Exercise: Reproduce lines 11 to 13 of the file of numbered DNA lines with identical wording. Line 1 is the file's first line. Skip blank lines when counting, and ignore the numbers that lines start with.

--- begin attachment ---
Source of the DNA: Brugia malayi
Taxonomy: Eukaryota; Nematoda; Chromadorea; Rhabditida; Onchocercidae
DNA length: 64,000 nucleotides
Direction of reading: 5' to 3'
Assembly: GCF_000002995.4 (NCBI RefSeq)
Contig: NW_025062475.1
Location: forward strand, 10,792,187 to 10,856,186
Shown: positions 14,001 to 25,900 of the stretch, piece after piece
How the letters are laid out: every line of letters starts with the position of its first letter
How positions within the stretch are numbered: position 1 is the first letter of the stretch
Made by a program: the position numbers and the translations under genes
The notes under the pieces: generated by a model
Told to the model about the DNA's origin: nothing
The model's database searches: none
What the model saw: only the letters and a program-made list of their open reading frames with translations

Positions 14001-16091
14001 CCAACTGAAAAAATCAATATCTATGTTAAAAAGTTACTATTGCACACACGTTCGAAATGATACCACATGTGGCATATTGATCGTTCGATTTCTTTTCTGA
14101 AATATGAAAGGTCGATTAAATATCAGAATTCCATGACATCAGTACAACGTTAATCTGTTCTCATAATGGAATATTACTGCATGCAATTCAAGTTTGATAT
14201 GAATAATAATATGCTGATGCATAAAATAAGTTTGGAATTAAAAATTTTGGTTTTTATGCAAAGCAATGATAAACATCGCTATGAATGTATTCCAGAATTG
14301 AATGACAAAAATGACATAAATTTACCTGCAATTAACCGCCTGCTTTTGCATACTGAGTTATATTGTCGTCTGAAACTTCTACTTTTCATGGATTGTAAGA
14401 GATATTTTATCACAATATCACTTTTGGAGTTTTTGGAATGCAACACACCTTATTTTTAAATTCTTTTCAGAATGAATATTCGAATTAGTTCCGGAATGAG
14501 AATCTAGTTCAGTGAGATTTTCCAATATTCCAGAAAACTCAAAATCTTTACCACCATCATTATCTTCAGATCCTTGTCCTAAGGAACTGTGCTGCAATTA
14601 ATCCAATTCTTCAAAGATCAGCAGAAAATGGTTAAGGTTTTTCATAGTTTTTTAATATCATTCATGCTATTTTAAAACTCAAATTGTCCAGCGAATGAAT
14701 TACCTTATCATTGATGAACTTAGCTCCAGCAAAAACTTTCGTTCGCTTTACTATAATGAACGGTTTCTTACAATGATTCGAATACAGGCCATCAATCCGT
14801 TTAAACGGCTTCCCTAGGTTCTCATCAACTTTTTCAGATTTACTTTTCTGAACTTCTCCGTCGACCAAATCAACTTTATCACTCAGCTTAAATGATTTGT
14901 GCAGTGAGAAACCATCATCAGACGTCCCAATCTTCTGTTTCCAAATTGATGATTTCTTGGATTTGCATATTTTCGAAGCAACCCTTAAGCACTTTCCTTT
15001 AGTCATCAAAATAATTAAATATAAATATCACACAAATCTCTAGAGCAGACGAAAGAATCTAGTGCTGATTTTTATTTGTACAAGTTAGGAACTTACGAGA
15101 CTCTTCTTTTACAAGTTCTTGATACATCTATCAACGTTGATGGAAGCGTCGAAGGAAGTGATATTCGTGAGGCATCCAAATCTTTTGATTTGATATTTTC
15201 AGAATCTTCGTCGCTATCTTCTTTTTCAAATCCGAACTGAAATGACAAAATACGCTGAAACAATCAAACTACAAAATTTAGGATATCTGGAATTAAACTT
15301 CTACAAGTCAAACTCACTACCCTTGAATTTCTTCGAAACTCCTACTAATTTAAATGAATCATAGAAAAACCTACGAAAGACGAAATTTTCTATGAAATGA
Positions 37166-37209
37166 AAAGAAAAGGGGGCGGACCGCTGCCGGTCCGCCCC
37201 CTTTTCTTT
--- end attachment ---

Made by a program: the position numbers and the translations under genes
The notes under the pieces: generated by a model
Told to the model about the DNA's origin: nothing